Stroke is the leading cause of adult disability in the United States

When the blood supply to the brain is disturbed due to either A) thrombosis (formation of blood clot inside a blood vessel), B) embolism (a free moving thrombosis), or C) hemorrhage (internal bleeding), a stroke can occur. This causes rapid deterioration of brain function, resulting in muscle weakness in the face, numbness on one side of the body, the inability to comprehend or formulate speech, and other reductions in sensory or vibratory sensation.

Stroke is the leading cause of adult disability in the United States and Europe, and is the third leading cause of death in the United States. It is estimated that nearly 700,000 people suffer a stroke each year, and it is also estimated that stroke-related care for the United States is $51 billion annually.

Stroke can cause neurological complications and death, and should be treated as a medical emergency. Hospitalization is absolutely necessary and should happen as quickly as possible. If the person suffering from a stroke can be treated quickly enough the blood clot may be dissolved and some of the stroke symptoms may be decreased or reversed. It is not uncommon for stroke patients to need surgery to save their lives.

Stroke is a sign of rapid loss of brain function due to the blood disturbance in the brain. If you see someone that exhibits the symptoms of stroke, call 911 right away. The most important things to notice are speech patterns, limb function and face muscles. Can the person smile? Do they exhibit facial drooping? Can they hold their arms out for ten seconds? Are they complaining of numbness? Can they understand you? Is their speech slurred? If any of these symptoms are present, you may be dealing with a stroke victim.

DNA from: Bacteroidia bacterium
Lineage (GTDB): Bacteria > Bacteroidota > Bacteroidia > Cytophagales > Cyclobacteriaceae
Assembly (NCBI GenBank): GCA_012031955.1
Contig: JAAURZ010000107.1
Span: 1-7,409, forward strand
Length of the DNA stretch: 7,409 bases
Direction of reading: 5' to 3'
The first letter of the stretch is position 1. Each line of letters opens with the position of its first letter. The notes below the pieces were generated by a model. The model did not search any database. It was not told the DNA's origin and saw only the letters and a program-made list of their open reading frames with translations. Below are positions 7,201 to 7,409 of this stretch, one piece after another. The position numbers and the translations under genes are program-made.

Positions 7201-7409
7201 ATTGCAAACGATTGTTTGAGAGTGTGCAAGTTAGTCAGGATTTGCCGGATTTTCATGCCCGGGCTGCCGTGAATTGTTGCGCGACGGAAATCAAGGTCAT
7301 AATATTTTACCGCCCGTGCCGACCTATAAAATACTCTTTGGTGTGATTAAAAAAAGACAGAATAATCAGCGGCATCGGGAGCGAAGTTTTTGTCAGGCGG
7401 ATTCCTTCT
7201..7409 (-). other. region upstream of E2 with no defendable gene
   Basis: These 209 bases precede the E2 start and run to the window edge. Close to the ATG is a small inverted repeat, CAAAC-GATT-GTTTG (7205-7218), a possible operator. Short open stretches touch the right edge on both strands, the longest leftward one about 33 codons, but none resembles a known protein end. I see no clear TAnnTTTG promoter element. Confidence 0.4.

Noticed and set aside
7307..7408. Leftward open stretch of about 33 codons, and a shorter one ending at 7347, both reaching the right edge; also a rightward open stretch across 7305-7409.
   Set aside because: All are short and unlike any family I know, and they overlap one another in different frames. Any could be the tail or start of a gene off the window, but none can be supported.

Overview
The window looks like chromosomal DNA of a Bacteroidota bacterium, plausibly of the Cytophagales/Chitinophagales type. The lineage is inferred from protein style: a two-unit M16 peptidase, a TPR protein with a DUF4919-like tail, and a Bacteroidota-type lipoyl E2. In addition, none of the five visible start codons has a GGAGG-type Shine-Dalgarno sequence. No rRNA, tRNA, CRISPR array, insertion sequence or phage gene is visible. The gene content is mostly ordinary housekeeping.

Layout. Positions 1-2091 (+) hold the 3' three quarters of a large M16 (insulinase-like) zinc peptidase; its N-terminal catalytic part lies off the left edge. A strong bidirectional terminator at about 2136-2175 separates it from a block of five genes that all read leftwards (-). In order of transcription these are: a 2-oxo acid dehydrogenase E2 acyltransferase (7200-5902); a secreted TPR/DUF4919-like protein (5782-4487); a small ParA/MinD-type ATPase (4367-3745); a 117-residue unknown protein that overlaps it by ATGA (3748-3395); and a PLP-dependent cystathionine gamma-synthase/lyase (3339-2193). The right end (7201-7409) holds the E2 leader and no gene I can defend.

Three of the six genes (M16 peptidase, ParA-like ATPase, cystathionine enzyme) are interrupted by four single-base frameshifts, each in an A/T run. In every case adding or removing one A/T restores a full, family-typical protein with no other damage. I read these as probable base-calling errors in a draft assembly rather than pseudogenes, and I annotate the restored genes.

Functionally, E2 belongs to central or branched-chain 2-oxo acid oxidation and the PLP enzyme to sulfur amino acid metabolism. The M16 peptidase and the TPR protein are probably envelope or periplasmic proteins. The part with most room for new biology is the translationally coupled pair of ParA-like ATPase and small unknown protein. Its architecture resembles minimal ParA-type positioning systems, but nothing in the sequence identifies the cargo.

Most strokes happen at age 65 or older, but not all. Stroke can happen at any age. Men are thought to have a higher risk for stroke until the age of 85. Women have strokes at older ages and have a higher percentage of disability following a stroke.

The following page discusses how disability claims involving stroke are determined. Excerpt: "When an individual files for disability on the basis of a stroke, the disability examiner will not make a medical disability determination until at least three months have passed since the stroke occurred."

Link: How Social Security evaluates stroke.

About the Author: Tim Moore is a former Social Security Disability Examiner in North Carolina, has been interviewed by the NY Times and the LA Times on the disability system, and is an Accredited Disability Representative (ADR) in North Carolina. For assistance on a disability application or Appeal in NC, click here.

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